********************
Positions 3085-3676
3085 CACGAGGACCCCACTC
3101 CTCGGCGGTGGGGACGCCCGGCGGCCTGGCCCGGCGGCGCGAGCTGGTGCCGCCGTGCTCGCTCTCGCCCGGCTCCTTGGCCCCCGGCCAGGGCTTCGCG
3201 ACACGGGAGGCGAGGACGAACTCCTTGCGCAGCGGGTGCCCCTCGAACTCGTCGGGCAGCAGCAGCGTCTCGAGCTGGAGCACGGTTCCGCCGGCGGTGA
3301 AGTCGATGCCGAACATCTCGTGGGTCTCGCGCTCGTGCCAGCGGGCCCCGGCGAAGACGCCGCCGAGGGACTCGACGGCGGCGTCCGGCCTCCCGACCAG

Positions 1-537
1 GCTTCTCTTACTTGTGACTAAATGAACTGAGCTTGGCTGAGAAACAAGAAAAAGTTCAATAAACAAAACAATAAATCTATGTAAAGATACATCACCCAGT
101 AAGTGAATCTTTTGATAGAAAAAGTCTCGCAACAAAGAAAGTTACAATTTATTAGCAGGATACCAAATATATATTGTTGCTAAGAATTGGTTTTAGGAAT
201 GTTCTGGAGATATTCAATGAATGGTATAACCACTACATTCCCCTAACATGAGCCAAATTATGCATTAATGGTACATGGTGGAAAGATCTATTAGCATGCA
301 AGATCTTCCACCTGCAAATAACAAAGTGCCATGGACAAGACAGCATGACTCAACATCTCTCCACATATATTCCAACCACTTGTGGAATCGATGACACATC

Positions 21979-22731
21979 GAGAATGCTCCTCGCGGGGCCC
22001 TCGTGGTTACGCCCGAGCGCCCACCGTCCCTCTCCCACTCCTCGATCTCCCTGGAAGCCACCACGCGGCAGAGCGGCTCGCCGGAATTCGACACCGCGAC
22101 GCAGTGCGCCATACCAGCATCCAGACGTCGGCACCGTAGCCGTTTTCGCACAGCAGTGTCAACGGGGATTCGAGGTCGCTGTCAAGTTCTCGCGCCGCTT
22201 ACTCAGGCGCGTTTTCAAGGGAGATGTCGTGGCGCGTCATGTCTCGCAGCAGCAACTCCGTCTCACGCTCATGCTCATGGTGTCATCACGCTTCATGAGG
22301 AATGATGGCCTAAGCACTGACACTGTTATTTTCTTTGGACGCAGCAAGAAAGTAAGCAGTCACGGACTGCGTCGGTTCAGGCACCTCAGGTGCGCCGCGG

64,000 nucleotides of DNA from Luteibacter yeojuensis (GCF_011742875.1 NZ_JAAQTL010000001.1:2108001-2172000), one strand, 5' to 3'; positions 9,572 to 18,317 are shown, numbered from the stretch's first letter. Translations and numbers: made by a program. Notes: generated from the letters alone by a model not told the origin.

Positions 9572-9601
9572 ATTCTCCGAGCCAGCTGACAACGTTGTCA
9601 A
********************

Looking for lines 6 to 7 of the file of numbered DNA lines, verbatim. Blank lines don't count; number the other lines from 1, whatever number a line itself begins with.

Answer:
Positions 1-537
1 GCTTCTCTTACTTGTGACTAAATGAACTGAGCTTGGCTGAGAAACAAGAAAAAGTTCAATAAACAAAACAATAAATCTATGTAAAGATACATCACCCAGT